“Child of God, you need no imaginary friend when you have beside you he who is your friend always and would show you that you have no needs at all. What you truly are cannot be used, not even by God. See you not that it is only in illusion that you can use others who are like yourself?” (ACOL, C:9.31)
Jesus is here talking about himself, not as an imaginary friend but as a real entity taking us by the hand and leading us to ultimate salvation. He has often in A Course of Love indicated that he is with us, guiding us. He apparently clones himself, outside time and space, to be anywhere that he wishes, with anyone, simultaneously.
We will have to believe even in the face of our disbelief. We will have to realize that there are wonders possible in this universe that we cannot comprehend. Jesus’s omnipresence is one such mystery. But if his assurances give us comfort, should we not make the tiny effort to understand and to believe?
We are encouraged in ACOL not to use others, but to serve them. Our service to others is the important point. Never do we get anything lasting out of trying to “use up” the value of another, to our own benefit. This is an egoic urge, a very selfish one, and one of which we need to be forewarned. In this world, previously, we have often “used” others to our own benefit. We have offered conditional love, predicated on getting something from another. And then, when we get the something that we want, we think we love in return.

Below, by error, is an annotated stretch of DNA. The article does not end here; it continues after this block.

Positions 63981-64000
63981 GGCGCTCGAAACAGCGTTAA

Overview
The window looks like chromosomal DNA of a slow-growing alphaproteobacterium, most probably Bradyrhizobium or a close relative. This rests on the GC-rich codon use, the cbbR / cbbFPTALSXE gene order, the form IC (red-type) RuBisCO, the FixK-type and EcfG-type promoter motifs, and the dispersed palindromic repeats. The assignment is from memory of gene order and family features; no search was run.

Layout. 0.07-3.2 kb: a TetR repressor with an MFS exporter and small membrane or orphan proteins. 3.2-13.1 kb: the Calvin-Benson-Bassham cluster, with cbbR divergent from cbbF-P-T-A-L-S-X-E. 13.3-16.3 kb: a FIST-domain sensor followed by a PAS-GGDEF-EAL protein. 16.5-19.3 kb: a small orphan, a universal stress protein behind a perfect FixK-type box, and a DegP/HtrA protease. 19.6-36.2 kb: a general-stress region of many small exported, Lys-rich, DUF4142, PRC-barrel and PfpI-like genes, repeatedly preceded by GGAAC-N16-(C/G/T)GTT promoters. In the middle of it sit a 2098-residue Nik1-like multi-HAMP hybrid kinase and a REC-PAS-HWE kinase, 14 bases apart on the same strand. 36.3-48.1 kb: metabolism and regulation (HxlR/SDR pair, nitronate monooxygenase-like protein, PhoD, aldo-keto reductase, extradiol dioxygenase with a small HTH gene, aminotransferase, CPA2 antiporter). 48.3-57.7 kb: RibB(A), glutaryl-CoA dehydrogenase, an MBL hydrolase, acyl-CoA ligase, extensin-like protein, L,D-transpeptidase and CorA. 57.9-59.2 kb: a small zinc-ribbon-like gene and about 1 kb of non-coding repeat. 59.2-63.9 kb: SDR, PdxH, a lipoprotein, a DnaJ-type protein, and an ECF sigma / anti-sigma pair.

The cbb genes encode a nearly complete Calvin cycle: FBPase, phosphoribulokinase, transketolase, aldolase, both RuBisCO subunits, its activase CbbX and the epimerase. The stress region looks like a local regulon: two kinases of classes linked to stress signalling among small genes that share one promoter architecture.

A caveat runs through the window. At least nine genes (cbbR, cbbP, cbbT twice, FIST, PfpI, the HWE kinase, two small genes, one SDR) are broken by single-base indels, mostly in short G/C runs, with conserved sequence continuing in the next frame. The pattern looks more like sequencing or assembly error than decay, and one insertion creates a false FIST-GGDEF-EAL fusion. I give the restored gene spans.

Such is not love, but use. We have diminished the worth of our exalted brothers and sisters by turning them into agents of our need. But we learn that we have no needs, that our needs have all been met and are being met. So why do we continue to seek to use others? And why do they comply?
It is a matter of wanting love. We learn in ACOL that giving and receiving are one, and in learning this, we are sure that service is our best response to others. When we serve them, we set ourselves up to receive the best that they can offer. But we have not “used” them to gain. It is an even exchange.
We don’t use Jesus when we accept his free offer of help, of guidance in this world, of him being with us in this world. He offers to serve us, and we accept, knowing that in turn we will serve others. And the mission that Jesus is upon becomes clear to us in this equal exchange.
We love and are loved in return, but not in a conditional sense. The love is freely offered, and then given in return, and we are free of egoic using of another free individual. Our minds and hearts are in the right place, finally.